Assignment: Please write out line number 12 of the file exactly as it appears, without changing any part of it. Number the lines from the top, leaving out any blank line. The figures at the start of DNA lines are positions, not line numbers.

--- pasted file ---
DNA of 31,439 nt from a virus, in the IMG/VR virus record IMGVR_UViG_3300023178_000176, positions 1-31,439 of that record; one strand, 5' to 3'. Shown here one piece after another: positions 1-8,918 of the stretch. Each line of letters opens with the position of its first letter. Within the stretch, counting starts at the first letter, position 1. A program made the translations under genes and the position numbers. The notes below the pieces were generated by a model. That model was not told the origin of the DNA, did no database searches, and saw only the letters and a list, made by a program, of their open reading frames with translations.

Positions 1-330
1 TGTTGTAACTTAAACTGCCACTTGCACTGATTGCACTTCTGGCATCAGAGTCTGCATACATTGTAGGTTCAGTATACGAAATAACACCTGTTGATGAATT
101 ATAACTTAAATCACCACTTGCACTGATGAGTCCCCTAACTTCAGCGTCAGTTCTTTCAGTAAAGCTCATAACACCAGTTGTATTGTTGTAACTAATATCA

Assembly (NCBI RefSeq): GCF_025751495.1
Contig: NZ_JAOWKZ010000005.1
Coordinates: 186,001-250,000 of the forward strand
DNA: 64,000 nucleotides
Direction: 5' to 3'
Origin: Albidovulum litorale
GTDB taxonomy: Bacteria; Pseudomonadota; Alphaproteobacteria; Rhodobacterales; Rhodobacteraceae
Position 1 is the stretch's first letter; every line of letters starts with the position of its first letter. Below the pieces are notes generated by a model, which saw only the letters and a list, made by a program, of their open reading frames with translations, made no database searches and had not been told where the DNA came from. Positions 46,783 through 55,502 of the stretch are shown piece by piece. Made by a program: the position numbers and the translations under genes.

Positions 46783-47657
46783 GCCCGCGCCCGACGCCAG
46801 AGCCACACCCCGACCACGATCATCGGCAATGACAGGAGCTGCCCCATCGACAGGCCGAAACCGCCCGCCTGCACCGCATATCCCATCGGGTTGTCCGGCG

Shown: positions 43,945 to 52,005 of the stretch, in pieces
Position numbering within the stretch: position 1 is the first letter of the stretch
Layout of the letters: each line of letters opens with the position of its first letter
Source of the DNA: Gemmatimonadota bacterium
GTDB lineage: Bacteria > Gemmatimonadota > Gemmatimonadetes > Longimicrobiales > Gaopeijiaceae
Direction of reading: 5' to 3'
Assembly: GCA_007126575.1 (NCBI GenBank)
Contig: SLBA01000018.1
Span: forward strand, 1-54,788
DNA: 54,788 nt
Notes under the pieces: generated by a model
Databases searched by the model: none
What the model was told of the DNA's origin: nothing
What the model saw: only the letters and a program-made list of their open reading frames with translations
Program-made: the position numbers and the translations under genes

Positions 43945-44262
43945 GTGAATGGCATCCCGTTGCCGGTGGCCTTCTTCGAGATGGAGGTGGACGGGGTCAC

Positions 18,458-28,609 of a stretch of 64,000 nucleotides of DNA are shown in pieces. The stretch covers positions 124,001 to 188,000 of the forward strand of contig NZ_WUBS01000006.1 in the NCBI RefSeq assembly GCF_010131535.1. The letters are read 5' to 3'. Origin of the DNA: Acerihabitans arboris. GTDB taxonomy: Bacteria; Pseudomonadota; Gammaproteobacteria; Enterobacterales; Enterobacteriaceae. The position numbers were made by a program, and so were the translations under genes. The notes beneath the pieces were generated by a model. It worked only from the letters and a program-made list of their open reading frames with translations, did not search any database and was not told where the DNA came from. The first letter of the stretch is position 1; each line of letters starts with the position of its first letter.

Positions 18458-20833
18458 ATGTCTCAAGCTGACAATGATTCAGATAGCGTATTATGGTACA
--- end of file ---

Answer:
Position 1 is the stretch's first letter; every line of letters starts with the position of its first letter. Below the pieces are notes generated by a model, which saw only the letters and a list, made by a program, of their open reading frames with translations, made no database searches and had not been told where the DNA came from. Positions 46,783 through 55,502 of the stretch are shown piece by piece. Made by a program: the position numbers and the translations under genes.